Connected

Just listened to another great episode of Peter Day’s BBC business show, this with Ashraf Ghani, former finance minister of Afghanistan, who said that when he came in, the entire country had 100 cell phones. Today there are 4 million. The telecom industry is the No. 1 producer of tax revenue in the country. It has enabled open markets where buyers and sellers can avoid middlemen, as elsewhere in the developing world. When there was a possible stalemate in constitutional discussions a few years ago, Ghani said constituents used their phones to call their representatives to make it clear they wanted a deal done and he believes this political connectivity helped bring it to pass. And he said that people are simply more efficient because they no longer need to journey three days to go find out whether Mom is fine; they can now just phone home. Connectivity is a platform for society. (If only our phone and cable companies saw it that way.)

  • Carson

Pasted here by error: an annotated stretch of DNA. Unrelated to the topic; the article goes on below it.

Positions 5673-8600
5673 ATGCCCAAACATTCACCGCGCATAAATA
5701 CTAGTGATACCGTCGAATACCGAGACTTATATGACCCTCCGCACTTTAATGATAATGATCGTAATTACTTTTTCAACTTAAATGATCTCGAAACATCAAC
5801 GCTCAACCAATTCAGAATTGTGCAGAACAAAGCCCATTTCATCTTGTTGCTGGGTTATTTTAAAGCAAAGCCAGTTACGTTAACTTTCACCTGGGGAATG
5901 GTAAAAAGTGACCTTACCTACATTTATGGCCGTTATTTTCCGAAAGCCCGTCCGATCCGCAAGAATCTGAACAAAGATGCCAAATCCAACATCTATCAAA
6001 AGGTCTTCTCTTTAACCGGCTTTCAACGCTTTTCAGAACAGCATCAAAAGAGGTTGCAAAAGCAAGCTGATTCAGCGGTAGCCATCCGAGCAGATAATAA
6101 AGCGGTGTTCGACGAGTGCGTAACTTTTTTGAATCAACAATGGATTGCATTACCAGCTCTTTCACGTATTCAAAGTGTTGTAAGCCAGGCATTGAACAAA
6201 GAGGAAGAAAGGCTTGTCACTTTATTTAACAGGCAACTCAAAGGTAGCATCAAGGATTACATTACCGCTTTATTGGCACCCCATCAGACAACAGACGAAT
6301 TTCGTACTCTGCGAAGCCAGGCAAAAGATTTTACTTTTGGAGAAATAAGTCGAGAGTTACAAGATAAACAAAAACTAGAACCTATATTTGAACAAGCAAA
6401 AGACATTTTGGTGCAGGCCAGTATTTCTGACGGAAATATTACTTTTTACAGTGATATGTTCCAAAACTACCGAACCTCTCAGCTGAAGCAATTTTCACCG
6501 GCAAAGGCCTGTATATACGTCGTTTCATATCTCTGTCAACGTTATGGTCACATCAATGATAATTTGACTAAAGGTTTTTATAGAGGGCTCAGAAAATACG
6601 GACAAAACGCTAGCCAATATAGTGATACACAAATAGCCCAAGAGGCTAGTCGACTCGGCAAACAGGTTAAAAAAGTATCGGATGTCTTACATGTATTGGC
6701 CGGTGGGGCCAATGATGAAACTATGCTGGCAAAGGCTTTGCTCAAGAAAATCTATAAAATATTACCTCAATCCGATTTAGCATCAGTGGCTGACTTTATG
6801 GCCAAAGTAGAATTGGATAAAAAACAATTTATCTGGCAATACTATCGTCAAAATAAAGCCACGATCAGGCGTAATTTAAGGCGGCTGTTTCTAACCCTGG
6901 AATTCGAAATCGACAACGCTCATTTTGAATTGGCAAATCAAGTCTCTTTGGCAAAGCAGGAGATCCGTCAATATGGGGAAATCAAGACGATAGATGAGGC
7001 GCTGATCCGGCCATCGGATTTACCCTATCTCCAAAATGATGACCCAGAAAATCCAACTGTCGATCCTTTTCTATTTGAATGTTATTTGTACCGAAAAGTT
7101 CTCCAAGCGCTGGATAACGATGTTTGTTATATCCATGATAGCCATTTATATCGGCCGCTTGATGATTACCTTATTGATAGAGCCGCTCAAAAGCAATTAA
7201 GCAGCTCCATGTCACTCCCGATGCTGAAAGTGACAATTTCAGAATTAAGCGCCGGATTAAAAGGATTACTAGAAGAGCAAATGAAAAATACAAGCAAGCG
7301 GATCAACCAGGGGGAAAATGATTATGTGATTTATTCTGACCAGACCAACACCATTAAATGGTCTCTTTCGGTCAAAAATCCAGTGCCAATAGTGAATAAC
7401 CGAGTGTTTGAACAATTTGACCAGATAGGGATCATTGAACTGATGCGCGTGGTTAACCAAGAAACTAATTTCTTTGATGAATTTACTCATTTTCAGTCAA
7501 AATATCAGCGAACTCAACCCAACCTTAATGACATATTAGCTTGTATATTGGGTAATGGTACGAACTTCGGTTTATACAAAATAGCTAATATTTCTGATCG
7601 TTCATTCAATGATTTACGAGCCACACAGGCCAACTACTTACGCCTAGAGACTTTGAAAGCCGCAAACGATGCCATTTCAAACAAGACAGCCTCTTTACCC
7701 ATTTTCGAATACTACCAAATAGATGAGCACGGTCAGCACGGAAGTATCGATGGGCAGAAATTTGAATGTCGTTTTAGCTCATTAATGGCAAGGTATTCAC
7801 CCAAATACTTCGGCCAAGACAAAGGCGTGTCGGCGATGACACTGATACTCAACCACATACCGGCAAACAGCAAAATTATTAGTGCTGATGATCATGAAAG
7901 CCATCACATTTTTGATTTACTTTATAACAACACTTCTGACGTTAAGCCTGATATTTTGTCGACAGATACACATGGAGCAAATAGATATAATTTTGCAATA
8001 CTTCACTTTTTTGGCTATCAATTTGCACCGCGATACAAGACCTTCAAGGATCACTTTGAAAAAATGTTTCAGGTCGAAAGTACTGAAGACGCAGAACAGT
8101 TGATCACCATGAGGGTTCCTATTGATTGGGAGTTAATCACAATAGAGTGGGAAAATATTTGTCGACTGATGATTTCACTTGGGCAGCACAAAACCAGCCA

About ten years ago when the Thai government dredged and straightened the river downstream from Bangkok, the government offered various forms of compensating aid to the rice farmers impacted by this activity: roads, water service, school investments, clinics, etc. The farmers met and returned with the request that the government provide them with cell phones and the ability to get the spot price on rice. They knew they were being taken advantage of by the larger buyers but without information and the ability to communicate more broadly they couldn’t get market information and they couldn’t find alternative marketing options. Interestingly, they told the government, if they were provided with this service (essentially cell infrastructure), they felt they would be able to afford the other things the government had offered and more — they wouldn’t be nearly as dependent. I was in Thailand not long after this and found this story to be so moving — and it was fun to hear of the government’s surprise at the request: they were surprised the farmers were that ‘savvy’ that they would know enough of both the technology and economic benefit that it would be at the top of their “wish list.”

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